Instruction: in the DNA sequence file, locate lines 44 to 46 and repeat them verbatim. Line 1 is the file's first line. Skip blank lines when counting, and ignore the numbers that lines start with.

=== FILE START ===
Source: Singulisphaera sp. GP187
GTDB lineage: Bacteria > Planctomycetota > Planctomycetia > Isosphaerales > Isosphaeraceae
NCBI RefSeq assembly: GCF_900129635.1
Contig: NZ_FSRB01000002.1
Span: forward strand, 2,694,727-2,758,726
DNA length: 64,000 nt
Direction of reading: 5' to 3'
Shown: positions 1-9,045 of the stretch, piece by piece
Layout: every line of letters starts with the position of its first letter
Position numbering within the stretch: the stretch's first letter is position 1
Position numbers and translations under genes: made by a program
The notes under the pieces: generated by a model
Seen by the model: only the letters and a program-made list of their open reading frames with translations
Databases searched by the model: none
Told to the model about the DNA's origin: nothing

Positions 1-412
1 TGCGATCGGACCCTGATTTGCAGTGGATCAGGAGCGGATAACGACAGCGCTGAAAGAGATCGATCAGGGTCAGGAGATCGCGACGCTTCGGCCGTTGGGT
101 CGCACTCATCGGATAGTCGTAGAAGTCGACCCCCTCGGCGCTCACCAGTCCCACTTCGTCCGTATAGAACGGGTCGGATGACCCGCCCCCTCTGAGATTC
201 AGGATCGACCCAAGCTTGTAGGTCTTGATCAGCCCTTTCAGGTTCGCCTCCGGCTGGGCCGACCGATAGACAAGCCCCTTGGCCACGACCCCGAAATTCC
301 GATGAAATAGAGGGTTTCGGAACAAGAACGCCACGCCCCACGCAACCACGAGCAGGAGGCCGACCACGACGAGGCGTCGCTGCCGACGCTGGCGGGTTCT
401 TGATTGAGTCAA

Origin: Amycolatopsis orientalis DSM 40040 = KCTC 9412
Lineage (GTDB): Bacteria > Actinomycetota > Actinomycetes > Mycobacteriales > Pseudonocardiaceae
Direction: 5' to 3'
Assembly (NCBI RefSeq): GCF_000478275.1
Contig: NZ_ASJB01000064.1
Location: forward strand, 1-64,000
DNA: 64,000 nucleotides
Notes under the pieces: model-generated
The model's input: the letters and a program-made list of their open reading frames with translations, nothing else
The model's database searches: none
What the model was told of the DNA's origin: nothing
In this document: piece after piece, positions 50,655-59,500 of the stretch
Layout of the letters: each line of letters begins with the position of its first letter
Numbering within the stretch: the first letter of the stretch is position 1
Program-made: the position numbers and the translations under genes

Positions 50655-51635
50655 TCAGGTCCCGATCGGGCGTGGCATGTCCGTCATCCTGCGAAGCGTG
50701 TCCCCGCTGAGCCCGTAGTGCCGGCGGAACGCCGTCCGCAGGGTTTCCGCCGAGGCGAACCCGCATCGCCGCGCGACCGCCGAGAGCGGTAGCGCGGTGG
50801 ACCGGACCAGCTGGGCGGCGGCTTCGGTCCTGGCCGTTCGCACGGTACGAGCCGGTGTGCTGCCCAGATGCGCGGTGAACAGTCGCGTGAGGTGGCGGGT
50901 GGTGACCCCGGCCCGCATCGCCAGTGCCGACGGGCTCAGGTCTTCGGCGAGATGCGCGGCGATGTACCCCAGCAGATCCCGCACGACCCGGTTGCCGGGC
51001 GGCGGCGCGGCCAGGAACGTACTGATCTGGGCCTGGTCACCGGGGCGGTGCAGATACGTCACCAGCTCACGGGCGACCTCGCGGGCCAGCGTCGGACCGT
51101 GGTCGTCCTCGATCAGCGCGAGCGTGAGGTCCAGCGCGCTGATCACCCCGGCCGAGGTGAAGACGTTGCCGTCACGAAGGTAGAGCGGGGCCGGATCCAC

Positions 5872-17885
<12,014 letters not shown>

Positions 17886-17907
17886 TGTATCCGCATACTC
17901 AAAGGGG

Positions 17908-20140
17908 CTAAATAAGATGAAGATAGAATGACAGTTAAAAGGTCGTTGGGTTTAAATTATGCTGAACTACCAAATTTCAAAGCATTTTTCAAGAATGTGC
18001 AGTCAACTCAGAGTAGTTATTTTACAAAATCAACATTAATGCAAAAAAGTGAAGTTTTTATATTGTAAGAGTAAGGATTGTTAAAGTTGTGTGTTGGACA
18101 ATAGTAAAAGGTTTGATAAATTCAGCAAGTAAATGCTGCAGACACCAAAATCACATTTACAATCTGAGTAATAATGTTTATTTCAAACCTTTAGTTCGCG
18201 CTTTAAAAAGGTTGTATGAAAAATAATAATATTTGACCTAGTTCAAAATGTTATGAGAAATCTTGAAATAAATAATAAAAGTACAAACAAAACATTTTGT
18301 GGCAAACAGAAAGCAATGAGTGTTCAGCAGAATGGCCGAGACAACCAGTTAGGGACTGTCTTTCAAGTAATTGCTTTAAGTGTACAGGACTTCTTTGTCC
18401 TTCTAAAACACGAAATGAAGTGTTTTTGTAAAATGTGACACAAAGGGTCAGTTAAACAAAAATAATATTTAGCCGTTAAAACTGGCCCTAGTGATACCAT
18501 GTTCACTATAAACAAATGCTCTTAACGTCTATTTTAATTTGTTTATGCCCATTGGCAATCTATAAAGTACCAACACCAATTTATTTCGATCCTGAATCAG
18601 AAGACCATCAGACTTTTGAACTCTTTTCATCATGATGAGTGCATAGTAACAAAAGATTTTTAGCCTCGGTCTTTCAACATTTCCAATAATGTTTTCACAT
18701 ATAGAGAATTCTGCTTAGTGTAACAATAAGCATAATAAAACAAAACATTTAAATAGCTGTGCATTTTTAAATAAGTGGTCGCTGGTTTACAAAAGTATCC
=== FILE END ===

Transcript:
Positions 5872-17885
<12,014 letters not shown>

Positions 17886-17907